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  • Writer's pictureCaitlin Cleghorn

When does ADDIE become ADIE?

Updated: Jul 4, 2022

COVID-19 and the lockdowns which followed have significantly impacted education in a variety of ways. Face-to-face delivery, and designing for said delivery, has become a thing of the past. It is certainly still a goal for many organisations and teachers, but anyone working in the education industry knows that, from now on, learning must take place, in some form, online. Some of the more forward-thinking organisations had already begun moving to a blended delivery model before COVID forced everyone online, and these workplaces have invested in learning and digital design teams.

Learning designers (LDs) have traditionally worked with storyboards, learner guides and teacher guides to compile a learning experience. But, in an online environment, how many of these do we need – if any? An online-only environment requires little to no interaction from a teacher, so teacher guides can be fully omitted or scaled-down. Learner guides no longer need to be separate, downloadable documents. The information typically housed in a learner guide – syllabus, assessment details and instructions, further resources – can and should be displayed entirely in the Learning Management System (LMS) so that it is easily accessible to all students. This leaves storyboards, which are designed by LDs to deliver content in the most innovative and engaging way possible.

Which of these should be exclusively online?

Pros and cons of a storyboard



Content and design can be reviewed before it’s built.

​Time-consuming, particularly for formatting.

All instructions written and checked.

Some content/formatting/activities do not work as designed when implemented in the software being used.

Another level of review before it’s built.

Some content/formatting/activities do not work as designed when implemented in the software being used.

Another level of review before it’s built.

​More chance to make simple mistakes/alter the content.

Images and graphics can be sourced and created ahead of time.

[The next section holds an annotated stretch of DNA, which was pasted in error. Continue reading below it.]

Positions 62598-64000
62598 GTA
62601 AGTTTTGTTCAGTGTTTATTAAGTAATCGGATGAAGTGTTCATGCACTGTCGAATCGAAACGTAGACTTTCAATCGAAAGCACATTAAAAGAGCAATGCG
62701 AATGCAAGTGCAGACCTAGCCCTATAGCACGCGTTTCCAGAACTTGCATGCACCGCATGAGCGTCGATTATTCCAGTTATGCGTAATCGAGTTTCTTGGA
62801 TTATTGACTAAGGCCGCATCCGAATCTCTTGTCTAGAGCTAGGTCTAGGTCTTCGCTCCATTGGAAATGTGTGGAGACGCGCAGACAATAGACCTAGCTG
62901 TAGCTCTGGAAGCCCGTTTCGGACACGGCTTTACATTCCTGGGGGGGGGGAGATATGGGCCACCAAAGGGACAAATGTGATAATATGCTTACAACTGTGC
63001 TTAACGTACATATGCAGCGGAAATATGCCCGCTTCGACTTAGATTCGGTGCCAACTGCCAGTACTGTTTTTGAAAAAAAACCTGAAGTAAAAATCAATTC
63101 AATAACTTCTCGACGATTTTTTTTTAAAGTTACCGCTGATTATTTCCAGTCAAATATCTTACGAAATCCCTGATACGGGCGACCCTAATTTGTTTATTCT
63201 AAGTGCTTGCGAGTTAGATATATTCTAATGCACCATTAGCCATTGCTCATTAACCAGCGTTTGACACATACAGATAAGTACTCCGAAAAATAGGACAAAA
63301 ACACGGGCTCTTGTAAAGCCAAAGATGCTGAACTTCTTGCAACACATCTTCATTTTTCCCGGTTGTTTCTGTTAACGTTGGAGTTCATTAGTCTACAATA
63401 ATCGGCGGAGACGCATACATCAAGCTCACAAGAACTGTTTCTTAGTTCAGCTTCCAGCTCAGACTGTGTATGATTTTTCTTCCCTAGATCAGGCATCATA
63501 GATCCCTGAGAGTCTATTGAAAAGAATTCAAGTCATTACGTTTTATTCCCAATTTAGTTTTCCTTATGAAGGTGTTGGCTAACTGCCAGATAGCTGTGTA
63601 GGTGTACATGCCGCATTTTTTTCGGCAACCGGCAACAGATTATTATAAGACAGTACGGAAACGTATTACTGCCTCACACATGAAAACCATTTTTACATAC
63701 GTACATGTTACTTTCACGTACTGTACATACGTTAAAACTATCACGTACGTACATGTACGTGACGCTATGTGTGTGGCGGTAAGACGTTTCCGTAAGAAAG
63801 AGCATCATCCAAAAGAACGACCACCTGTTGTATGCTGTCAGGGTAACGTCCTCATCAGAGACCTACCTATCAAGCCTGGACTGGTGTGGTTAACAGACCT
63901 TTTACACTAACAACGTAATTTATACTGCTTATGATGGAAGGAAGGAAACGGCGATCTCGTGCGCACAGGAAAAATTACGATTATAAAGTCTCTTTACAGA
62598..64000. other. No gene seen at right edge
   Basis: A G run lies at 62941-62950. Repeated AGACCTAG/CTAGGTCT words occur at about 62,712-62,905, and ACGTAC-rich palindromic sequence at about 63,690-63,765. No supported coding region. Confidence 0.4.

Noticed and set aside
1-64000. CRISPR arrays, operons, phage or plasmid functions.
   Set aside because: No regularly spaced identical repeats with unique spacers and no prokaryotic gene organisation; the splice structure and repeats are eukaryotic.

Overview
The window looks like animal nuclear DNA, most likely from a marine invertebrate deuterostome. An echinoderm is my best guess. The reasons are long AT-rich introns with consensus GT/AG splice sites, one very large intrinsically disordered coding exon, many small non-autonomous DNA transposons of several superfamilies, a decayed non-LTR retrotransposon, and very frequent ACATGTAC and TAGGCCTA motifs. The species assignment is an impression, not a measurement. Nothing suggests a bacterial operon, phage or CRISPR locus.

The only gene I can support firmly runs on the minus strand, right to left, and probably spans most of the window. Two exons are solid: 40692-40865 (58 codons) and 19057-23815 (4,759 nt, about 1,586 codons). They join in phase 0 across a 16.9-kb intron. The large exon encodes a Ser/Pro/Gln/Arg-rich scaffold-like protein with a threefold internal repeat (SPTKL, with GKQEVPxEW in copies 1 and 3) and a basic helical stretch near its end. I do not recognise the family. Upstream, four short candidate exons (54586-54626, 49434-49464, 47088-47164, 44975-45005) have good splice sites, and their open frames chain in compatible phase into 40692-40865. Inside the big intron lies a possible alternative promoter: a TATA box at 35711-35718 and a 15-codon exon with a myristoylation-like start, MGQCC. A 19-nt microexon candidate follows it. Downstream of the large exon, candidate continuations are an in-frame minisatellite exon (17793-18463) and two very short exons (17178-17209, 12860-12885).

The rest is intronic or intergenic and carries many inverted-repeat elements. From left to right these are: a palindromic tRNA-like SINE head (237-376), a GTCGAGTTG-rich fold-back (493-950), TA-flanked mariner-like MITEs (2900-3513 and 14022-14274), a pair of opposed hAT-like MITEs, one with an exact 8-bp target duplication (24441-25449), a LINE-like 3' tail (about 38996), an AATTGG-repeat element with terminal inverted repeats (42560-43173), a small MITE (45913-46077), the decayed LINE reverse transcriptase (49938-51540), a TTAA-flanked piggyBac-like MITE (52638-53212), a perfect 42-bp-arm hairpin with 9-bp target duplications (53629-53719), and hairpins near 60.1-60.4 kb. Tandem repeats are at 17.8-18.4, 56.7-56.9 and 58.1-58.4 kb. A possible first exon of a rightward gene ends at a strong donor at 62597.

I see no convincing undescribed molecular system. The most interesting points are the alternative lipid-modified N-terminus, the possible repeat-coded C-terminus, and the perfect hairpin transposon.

More images and graphics may be required post-storyboard for the build.

Activities are written out and reviewed before being built.

Quicker to make edits straight into a build than in a storyboard first.

So, if storyboards are removed from the learning design equation, what is left? Let’s use ADDIE as an example to explore an alternative option. The ADDIE method is used to design and develop courses for educational environments. It stands for Analyse, Design, Develop, Implement and Evaluate. The beginning and end should not change; you will always need to analyse the course you are creating and the cohort you are designing for before you develop anything; likewise, you will always need to evaluate the success of the course created and the process used to ensure that as a designer, a team, and an organisation, you can improve, learn and stay current.

The three middle steps are becoming increasingly blurred with the onset of exclusively online learning. Design and development can combine so that both occur as one in the build platform (e.g. Articulate Rise or Storyline, Canvas, Moodle, H5P, Evolve). The implementation phase then becomes more of a review/quality assurance stage, and as such needs to be much more comprehensive as several review stages are now combined into one main stage. Combining these review stages can be beneficial timewise, though it also runs the risk of significant re-work required – something which can be reduced or avoided completely with a detailed style guide and comprehensive training for all LDs.

What does this mean for learning designers? As traditional LD work changes, LDs need to evolve with it. Technology is a large part of this – investing time into learning the software you will be using is an investment in your career’s future. Excelling in the use of these skills can be incredibly beneficial to your team as well.

Other skills useful for the evolving education landscape are:

  • Visualising and explaining graphics/infographics.

  • Sourcing appropriate images.

  • Writing activity instructions that are accessible.

  • Writing, adding and checking ALT text on images.

  • File management, archival and naming conventions.

  • Have to give and receive constructive feedback.


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